It doesn’t matter whether it is an expectant mother’s first or last pregnancy, she wonders how long the birth will take, whether or not she will have back labor, and if the baby is in a good position. There are many contributing factors, and while some may be out of one’s control, here are four ways to align the body to be ready for labor.  

  1. Use good posture – Sit up straight in a chair or on a ball so the baby can engage in the pelvis in a position that is easier to navigate during labor. When pregnant women spend too much time reclining on the couch, chair or bed, they change the position of the pelvis in a way that their baby gets comfortable with their back toward mom’s back. If this happens, women can have long labors and back labor. 
  2. Move the body with intention – This is more than simply taking a prenatal exercise class. Moms need to learn what position their baby is in, and where the placenta is attached, to use purposeful movement and align the uterus in the pelvis. This will help baby move into an optimal position for birth. Spinning Babies and the Rebozo Technique are great online resources for self-taught purposeful movement. 
  3. Get professional help – Families understand the importance of finding a well-trained midwife or ob-gyn as a primary provider during pregnancy but sometimes forget to use that same scrutiny when searching for additional professional support. Most modalities don’t include comprehensive prenatal trainings as part of the initial education. Highly trained practitioners seek out advanced trainings to specialize in prenatal care, so expectant moms should not be afraid to ask about qualifications when scheduling an initial appointment. Advanced trainings may include the advanced prenatal techniques of Arvigo® therapy, a physical therapist trained in pelvic floor health, or a chiropractor trained in the Webster technique.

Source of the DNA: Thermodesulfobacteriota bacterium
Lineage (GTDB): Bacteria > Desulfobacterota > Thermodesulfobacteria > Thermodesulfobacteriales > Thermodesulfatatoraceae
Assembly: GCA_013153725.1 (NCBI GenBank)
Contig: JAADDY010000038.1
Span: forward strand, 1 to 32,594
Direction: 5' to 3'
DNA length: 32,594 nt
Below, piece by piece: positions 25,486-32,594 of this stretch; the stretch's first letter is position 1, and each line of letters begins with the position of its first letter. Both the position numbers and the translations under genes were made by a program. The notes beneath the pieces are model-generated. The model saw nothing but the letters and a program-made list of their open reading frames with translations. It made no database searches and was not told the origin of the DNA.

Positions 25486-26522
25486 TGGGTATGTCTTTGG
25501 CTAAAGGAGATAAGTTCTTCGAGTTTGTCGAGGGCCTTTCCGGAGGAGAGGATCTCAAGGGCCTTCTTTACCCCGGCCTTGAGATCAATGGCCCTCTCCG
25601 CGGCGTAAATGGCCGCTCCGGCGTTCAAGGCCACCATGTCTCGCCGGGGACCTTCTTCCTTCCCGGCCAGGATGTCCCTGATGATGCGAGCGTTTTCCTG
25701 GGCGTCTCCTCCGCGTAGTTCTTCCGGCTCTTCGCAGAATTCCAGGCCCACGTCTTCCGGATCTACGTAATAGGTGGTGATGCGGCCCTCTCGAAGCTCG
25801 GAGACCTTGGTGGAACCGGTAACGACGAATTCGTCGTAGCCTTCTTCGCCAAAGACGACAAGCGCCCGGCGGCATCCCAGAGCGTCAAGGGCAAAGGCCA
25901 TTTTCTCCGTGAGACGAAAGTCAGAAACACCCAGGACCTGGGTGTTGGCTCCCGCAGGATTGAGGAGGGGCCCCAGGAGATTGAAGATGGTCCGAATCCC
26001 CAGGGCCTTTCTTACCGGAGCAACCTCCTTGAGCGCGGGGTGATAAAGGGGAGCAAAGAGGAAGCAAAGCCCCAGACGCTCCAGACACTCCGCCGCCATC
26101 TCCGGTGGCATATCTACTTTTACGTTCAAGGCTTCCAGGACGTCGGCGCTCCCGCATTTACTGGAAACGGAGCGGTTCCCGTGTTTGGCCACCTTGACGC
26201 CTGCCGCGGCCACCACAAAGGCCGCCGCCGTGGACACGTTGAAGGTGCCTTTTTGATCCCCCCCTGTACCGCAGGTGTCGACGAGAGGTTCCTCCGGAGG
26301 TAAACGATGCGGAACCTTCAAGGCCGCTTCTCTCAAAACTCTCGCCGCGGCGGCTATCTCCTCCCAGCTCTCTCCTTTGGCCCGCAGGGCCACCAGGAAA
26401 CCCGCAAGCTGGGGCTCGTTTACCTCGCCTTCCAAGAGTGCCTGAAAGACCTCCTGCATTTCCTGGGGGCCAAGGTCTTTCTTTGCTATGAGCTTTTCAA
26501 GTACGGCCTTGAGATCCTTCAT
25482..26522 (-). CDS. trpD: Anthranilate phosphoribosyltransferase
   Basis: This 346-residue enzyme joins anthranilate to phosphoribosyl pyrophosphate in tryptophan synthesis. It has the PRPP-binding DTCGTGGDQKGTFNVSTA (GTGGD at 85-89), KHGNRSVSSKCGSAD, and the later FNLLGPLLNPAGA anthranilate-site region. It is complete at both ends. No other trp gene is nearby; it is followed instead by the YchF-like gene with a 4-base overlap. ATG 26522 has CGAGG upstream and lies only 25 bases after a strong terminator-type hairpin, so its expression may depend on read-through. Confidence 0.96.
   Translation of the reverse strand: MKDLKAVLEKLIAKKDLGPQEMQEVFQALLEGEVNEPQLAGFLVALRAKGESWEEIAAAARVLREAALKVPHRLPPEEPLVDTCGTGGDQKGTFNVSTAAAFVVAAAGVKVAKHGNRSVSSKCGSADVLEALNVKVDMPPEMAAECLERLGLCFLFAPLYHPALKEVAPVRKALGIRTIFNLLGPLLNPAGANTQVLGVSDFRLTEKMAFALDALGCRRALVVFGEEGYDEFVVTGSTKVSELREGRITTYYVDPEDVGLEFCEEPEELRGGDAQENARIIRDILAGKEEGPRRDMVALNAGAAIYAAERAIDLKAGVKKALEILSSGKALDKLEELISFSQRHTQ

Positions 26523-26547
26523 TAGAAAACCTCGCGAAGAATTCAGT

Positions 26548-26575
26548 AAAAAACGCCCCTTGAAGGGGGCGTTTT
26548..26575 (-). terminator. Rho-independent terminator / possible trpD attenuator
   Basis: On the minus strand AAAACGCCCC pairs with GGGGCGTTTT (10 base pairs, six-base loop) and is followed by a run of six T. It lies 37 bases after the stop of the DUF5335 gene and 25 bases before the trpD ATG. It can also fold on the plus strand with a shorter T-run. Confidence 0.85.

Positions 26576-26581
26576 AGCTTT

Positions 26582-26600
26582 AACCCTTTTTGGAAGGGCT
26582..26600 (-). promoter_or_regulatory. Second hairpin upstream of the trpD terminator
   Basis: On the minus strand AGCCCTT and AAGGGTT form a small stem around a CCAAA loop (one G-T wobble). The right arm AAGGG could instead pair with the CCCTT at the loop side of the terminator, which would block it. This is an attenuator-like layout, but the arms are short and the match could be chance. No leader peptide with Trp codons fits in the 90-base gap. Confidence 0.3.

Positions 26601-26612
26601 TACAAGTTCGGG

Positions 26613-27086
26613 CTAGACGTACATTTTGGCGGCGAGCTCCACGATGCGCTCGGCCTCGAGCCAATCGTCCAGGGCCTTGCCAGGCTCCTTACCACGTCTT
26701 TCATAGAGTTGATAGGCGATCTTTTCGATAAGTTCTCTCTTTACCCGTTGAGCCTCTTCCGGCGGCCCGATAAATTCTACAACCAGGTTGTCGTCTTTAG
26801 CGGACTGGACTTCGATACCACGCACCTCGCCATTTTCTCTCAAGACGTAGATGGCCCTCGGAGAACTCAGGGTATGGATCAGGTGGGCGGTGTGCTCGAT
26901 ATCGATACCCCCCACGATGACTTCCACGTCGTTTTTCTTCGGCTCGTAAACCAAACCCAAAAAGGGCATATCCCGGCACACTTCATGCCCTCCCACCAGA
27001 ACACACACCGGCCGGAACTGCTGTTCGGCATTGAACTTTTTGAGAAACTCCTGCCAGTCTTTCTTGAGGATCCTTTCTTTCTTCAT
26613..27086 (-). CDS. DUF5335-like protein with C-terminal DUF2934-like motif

4. Relax – This can be challenging for the expectant mom. The baby will release a protein in the lungs to trigger mom’s brain to start the labor process. This means that mom is not going to be able to control if or when the baby moves into an optimal position or when she will hold her baby in her arms. The best things a mom can do is reduce the hormone cortisol by not stressing about labor, and support the alignment with gravity by completing steps one through three. Try deep breathing by inhaling to the count of four and exhaling to the count of six to calm the mind before sleep or to relax in preparation for birth.  


Danica Todd is a certified doula, licensed massage therapist, and advanced Arvigo® practitioner with 15 years of experience collaborating with physical therapists, acupuncturists, chiropractors and midwives. Her practice recently moved to 720 Magnolia Rd., Ste. 15, in Charleston. For more information, call 843-826-0660 or visit DanicaTodd.comCharlestonMassageTherapies.com.​


4 Things to Do to Be Aligned and Ready for Birth

​by Danica Todd